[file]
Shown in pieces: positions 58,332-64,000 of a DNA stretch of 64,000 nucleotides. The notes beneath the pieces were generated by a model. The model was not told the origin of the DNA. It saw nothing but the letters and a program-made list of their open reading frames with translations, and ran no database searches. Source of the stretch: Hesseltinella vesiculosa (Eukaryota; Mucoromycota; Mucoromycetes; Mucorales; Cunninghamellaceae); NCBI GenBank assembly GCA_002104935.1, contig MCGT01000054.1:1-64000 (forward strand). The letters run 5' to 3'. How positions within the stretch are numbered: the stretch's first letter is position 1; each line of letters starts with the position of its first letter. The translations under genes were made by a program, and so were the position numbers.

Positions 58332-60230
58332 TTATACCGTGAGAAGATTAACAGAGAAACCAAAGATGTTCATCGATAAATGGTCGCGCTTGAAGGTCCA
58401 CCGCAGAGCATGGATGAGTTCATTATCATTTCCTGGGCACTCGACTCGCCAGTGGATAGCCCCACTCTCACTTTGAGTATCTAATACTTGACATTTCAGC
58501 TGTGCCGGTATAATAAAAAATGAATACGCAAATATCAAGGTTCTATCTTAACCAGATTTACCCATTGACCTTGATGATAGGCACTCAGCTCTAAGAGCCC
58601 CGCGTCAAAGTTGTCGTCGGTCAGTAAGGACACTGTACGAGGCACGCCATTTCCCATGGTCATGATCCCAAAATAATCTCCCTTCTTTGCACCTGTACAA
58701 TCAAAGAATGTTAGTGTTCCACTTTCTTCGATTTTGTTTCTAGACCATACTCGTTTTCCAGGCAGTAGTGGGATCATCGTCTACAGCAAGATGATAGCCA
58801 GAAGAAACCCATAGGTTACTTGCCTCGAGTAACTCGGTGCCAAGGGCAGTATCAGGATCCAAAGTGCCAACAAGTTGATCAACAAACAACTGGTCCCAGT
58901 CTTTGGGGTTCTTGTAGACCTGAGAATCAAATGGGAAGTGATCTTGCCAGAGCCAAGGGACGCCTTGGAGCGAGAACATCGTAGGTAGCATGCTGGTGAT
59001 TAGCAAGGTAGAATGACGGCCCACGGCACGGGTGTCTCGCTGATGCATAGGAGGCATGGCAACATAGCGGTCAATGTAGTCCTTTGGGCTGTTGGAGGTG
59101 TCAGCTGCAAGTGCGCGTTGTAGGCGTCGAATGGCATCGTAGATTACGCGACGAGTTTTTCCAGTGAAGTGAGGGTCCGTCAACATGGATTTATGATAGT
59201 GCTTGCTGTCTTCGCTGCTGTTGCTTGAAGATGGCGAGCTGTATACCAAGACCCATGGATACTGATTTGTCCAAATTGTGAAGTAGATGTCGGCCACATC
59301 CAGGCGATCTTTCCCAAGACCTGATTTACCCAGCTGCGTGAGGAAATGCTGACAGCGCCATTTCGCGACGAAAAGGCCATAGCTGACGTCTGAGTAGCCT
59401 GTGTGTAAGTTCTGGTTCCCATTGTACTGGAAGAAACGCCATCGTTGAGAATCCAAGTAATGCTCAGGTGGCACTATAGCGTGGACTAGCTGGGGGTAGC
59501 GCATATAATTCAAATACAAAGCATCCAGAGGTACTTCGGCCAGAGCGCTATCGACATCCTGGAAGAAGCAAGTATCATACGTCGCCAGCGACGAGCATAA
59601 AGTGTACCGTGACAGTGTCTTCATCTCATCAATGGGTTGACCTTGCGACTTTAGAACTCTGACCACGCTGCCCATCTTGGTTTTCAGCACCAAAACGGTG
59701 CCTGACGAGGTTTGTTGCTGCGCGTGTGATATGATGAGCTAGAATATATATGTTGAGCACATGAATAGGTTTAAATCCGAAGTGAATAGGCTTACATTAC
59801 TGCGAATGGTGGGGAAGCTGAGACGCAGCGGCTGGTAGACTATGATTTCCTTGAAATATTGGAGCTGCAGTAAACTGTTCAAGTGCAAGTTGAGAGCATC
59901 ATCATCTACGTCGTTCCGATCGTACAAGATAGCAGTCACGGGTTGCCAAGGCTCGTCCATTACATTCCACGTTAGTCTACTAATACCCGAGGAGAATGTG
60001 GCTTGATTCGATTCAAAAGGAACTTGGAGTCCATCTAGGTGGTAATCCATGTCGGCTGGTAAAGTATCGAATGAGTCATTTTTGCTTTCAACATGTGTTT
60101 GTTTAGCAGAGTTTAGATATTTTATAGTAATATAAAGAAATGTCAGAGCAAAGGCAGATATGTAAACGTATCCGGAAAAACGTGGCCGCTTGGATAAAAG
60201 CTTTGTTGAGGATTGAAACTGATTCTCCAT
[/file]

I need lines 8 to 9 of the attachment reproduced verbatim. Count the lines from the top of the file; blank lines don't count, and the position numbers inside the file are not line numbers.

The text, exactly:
58801 GAAGAAACCCATAGGTTACTTGCCTCGAGTAACTCGGTGCCAAGGGCAGTATCAGGATCCAAAGTGCCAACAAGTTGATCAACAAACAACTGGTCCCAGT
58901 CTTTGGGGTTCTTGTAGACCTGAGAATCAAATGGGAAGTGATCTTGCCAGAGCCAAGGGACGCCTTGGAGCGAGAACATCGTAGGTAGCATGCTGGTGAT